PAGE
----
Can Congress Override The Shutdown? The Ball Is In Lawmakers' Court, Too

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Over three weeks into the government shutdown, neither side of the partisan aisle is suggesting an end in sight. Since Trump has maintained that he will not approve a bill without border wall funding, and Democratic leaders have maintained that they will not cave to his demands, you might be wondering whether Congress can override the shutdown on its own, without the approval of the president. The short answer is that it could — but that's not likely to happen.

According to a CNN op-ed from former Republican rep. Charlie Dent, Congress could technically pass a series of budget bills for the remainder of the fiscal year, and even if Trump refused to sign them into legislation, the Senate could vote to override his veto. What's more, The Washington Post noted in an op-ed from the editorial board that if Congress pushed a bill onto the desk of the Oval Office, it could serve to "force the president's hand," so to speak, and politically pressure him into signing something.

But neither of those things seem likely to happen. For one, TIME noted that Congress has only overridden less than 10 percent of presidential vetoes throughout history. Additionally, Senate Majority Leader Mitch McConnell has confirmed that he won't allow them to anyway.

On Tuesday, McConnell told reporters via The Hill that he has no intention of overriding a veto from POTUS as a way of ending the shutdown.

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Via the publication, McConnell said, "In a situation like this where the president in my view is in the right place — trying to get the right outcome … with regard to border security — of course [we won't override his veto]."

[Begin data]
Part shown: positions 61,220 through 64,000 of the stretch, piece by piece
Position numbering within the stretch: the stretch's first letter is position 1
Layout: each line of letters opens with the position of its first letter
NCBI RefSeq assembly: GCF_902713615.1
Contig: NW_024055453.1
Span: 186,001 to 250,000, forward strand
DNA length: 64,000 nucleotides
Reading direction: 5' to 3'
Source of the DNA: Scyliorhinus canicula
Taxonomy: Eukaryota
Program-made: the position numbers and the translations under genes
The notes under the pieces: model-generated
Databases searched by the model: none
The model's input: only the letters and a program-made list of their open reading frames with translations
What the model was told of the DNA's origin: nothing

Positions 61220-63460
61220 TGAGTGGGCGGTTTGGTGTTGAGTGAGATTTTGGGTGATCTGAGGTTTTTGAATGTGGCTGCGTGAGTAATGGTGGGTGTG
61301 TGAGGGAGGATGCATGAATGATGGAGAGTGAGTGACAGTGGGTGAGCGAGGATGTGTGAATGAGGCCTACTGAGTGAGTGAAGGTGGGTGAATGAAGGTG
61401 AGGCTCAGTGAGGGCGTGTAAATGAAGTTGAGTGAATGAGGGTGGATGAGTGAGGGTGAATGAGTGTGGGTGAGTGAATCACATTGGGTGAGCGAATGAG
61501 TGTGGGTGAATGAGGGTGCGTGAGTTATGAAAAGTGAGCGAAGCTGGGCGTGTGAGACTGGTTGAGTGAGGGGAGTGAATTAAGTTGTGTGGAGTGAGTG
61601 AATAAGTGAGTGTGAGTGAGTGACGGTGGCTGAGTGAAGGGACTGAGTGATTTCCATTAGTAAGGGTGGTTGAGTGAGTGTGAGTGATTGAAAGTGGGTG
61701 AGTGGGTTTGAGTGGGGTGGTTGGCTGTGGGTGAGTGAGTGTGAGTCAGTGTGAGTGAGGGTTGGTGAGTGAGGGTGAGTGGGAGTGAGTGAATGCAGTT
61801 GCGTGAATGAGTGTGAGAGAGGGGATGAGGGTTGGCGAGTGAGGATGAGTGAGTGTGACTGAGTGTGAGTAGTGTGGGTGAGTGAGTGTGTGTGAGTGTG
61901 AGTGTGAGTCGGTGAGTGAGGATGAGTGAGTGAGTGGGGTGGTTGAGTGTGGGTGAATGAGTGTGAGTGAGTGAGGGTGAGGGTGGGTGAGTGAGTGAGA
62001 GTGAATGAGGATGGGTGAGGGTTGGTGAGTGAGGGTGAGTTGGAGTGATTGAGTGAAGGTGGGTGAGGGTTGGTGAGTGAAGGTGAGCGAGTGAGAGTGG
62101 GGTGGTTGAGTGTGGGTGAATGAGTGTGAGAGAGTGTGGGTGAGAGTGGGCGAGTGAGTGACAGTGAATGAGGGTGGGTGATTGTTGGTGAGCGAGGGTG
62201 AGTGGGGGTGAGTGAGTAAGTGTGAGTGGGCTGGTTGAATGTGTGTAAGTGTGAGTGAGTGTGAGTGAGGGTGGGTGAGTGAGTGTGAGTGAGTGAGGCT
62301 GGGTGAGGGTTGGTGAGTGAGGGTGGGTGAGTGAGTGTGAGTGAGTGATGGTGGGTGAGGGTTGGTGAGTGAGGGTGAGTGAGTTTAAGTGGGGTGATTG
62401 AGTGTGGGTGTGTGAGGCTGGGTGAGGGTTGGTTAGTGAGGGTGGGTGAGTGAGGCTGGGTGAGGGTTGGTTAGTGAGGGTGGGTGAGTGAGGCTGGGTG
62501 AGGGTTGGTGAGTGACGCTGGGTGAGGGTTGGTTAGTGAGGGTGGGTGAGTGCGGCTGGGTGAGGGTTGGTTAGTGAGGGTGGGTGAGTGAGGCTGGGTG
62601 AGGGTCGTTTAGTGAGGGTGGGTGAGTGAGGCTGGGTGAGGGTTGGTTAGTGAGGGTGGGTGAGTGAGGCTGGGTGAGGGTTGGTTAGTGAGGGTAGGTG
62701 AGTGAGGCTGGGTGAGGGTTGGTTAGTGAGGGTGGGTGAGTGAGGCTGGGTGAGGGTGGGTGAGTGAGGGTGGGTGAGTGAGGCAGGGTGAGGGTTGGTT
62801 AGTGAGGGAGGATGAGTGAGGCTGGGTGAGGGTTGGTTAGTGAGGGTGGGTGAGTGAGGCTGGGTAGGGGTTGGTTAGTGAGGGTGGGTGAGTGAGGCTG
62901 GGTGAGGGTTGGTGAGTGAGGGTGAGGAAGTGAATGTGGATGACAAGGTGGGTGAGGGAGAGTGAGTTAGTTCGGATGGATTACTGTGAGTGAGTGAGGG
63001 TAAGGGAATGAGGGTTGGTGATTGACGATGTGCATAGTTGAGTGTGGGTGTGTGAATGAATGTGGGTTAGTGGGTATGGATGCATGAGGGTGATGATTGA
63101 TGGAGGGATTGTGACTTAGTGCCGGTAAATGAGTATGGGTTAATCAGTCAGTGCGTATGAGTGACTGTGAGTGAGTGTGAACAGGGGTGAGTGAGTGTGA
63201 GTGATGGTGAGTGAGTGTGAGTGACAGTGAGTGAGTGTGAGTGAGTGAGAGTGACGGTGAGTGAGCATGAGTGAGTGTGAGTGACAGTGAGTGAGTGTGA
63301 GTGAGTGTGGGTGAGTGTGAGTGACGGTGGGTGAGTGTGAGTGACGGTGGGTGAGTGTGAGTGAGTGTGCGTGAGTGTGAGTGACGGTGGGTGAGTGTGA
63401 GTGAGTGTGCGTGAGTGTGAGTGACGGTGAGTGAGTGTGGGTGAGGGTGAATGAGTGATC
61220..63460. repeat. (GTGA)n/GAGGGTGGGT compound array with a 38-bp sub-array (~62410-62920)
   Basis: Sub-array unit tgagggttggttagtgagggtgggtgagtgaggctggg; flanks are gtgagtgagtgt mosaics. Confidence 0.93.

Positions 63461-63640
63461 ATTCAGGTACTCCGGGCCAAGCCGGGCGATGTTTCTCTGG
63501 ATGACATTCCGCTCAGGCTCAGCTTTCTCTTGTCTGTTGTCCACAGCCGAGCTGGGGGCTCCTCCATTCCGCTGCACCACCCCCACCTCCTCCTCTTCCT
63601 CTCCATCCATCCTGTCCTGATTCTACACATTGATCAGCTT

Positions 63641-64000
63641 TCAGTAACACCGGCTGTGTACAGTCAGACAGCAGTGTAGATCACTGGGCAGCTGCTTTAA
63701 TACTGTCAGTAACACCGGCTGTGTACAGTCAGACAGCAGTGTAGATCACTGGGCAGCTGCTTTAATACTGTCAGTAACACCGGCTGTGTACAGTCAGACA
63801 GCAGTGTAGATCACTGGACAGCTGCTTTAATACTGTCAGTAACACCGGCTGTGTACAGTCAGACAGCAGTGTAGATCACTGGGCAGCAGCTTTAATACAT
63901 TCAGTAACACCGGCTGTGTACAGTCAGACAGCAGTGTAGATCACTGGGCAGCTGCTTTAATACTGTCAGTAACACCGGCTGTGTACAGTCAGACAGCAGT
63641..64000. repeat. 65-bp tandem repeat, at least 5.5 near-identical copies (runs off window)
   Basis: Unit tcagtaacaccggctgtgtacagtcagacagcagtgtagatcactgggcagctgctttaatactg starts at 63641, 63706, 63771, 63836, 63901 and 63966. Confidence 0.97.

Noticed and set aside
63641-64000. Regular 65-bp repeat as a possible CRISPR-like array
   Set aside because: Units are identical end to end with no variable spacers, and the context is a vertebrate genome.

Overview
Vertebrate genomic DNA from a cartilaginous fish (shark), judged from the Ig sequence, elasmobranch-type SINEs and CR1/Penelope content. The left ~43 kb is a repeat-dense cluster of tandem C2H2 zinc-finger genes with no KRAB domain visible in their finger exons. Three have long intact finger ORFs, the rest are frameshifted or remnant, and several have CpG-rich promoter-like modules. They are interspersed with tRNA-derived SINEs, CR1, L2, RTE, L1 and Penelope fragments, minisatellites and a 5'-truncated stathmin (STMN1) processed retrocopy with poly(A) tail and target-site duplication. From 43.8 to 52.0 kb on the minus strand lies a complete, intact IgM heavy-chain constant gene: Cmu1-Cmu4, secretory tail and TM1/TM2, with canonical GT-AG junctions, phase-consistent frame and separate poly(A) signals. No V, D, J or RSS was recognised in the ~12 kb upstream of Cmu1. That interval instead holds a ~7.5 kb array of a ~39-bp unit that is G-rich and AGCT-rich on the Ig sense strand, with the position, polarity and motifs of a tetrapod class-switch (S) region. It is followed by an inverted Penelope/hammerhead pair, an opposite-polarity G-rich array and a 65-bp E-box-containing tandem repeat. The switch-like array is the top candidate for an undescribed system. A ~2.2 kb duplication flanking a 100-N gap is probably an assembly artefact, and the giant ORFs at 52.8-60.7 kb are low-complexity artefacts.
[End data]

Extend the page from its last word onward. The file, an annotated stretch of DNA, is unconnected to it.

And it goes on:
The Hill notes that other GOP lawmakers have also confirmed that it's entirely unlikely Congress would override the president's veto. Sen. Roy Blunt (R-MT) said to reporters last week via the publication, "Twenty Republicans are not going to join with 47 Democrats and override a veto on this issue. It's like many other discussions here, a waste of time."

In the last three weeks, McConnell has blocked two bills from the House that aim to reopen the government. Per CNN, McConnell has repeatedly made it clear that he will not introduce legislation to the Senate floor if President Trump isn't going to sign it.

McConnell said on the Senate floor last week, via CNN, "The last thing we need to do right now is trade pointless -- absolutely pointless -- show votes back and forth across the aisle."

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In response, Democratic lawmakers have argued that Senate Republicans have a responsibility to work towards a resolution in the midst of this crisis, even if the president won't.

Sen. Chuck Schumer made his own remarks on the Senate floor last week, saying in part, "Leader McConnell is hiding behind President Trump, saying he won’t bring to the floor a bill to reopen the government unless the president says OK."

Schumer continued,

The Congress, the Senate in particular, can no longer wait for this president to see the light of Reason. We gave it a good faith effort. Staffers worked over the weekend. Speaker Pelosi and I have gone over to the White House whenever we’ve been asked. But the president is simply not budging.

Throughout the shutdown, POTUS has used Twitter to emphasize his insistence on border wall funding. On Monday night, he tweeted, "Polls are now showing that people are beginning to understand the Humanitarian Crisis and Crime at the Border...Democrats will soon be known as the Party of Crime. Ridiculous that they don’t want Border Security!"

If you're concerned about the ongoing government shutdown, you can contact your senator, your representative in the House, or both, to let them know that you want lawmakers to work towards a resolution and end the shutdown immediately.